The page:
Editors' Note: Guest blogger Marty Rouse is the National Field Director of the Human Rights Campaign. Before joining HRC, Rouse served as Campaign Director for MassEquality, the state group that successfully defended marriage equality in Massachusetts. Prior to that he recruited and trained legislative candidates in Vermont.
I just watched live streamed video of 95 out of 150 members of the Vermont House, Mothers, Fathers, Grandparents, married, divorced, single, gay, straight, voting minutes ago for marriage equality.
Most of the legislators spoke and many gave moving testimony. Their words and stories demonstrated that this vote was much more than a political vote; it was a deeply personal one. Hearing some of the stories, from mother of gay kids, hearing the personal stories of the openly gay and lesbian legislators, seeing my friends talk about their personal struggle and path to voting for fairness tonight brought tears to my eyes.
Having worked in Vermont to elect a fair-minded majority in the state Senate in 1996 (the Clinton White House sent me there to run his re-election campaign), and then returning in 2000 to protect the pro-Civil Union majority in the state Senate (and then returning in 2002 to rebuild a pro-equality majority in the House after they lost control in 2000). And as a former resident of Vermont who also adopted one of our two sons from that wonderful state, this vote was both political and deeply personal for me, too.
I helped elect many of the legislators that voted tonight (and tried to defeat a few as well). I shared meals in their kitchens; I slept in their homes; I read and played with their kids.
Many of these legislators were simply farmers, teachers, retirees, grandmothers, before they decided to serve their state. Some still remembered the divisive vote of 2000. Take Back Vermont! yardsigns were sprinkled across the state. It was an ugly time to be in Vermont. That vote tore families apart. I know one man who still is not talking to his Uncle because of his vote nine years ago against civil unions.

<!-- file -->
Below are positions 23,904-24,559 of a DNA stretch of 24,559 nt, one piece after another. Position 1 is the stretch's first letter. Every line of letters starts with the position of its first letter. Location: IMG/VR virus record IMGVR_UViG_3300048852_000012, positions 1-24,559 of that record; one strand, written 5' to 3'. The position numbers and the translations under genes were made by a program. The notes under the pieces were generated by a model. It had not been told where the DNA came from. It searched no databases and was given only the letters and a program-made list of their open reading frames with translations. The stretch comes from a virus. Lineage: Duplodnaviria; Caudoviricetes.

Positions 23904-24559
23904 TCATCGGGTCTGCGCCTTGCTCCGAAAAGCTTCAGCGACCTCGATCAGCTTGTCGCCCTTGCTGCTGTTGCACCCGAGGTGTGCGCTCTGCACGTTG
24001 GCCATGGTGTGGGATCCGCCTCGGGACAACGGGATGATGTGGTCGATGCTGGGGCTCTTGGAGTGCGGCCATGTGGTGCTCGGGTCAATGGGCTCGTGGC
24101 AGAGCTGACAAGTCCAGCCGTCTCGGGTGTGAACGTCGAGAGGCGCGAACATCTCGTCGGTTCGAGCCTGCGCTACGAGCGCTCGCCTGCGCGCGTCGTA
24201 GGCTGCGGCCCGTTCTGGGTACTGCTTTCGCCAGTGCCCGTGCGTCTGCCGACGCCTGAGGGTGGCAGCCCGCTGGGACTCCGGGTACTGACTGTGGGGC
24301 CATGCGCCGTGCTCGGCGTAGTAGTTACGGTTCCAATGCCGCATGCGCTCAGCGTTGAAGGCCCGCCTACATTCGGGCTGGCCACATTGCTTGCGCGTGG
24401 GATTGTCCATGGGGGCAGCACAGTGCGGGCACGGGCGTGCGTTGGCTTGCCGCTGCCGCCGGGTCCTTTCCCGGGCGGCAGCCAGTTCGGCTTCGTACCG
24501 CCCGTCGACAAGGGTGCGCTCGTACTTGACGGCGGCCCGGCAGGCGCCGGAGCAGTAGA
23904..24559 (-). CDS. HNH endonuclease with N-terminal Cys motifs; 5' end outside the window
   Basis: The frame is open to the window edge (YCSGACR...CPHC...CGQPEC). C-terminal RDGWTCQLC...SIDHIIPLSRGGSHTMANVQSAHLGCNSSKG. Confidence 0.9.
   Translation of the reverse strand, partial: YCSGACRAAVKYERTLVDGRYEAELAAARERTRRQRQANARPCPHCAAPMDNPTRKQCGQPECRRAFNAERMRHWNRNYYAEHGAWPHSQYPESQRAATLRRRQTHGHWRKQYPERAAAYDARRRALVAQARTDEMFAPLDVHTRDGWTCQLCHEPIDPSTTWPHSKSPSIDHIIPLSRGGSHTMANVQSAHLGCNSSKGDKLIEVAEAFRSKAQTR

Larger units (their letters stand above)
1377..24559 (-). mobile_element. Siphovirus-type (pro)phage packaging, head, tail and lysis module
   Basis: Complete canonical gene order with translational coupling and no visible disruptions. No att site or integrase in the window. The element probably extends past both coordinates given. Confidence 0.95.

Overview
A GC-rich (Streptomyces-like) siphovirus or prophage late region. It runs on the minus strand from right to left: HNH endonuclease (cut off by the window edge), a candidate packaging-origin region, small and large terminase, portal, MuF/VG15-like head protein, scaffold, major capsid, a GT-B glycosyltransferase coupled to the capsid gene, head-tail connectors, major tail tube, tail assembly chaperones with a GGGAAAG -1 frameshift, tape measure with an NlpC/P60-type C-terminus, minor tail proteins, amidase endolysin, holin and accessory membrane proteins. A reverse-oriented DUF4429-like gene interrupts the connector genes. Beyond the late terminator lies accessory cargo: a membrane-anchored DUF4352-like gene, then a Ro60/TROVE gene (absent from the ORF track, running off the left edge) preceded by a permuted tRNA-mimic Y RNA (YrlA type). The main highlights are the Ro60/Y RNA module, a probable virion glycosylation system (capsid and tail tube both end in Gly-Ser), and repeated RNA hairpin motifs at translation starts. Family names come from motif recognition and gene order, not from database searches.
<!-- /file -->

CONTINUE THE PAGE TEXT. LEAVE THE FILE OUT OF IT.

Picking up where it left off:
Whatever we feel about this "issue," it is very, very personal.
What amazes me most about tonight's Vermont vote - the first state to vote to ban slavery and the first state to grant all the state's benefits of marriage to gay and lesbian couples with civil unions - was that the term civil unions was created in the Vermont legislature only nine years ago. Think about that; we now have marriage equality in two states, and may have it in five in a few weeks (Iowa, New Hampshire, and Vermont). In nine short years, we have made civil unions seem so... 20th Century.
Governor Jim Douglas has said he intends to veto the bill. The bill heads into final technical passage in the House tomorrow and then returns to the state Senate for concurrence (remember last week's overwhelming 26-4 vote there). The bill should land on Governor Douglas' desk next Tuesday; he'll likely immediately veto and then the House will likely try to override on Tues, Wed, or Thurs of next week.
Since some Democrats who voted against the bill tonight may vote with their party to override (and some Rs who voted for the bill may not want to vote to override their Governor), it is not completely clear how close the votes are to override. If all 150 members show up, 100 votes are needed for override. Advocates believe they are very close to having the votes to override. We could very well be only 5 votes short of an overide, and we have less than a week to get them. Vermont could very well be the first state in our nation to enact marriage equality by the legislature... or not. One vote could make the difference.
Vermont Freedom to Marry has done an amazing job in getting us to this place today. We owe Beth Robinson everything. We should all crack open a pint of Vermont maple syrup in her honor.
What can we do to help get this bill over the finish line and enacted? Email, post on Facebook, call, everyone you know who lives in Vermont and urge them to call their state Representative and ask them to vote to override the Governor on the marriage bill. This really may come down to one vote. So please take action today.
Send a note to Vermont legislators here.
Tonight we are all Vermonters.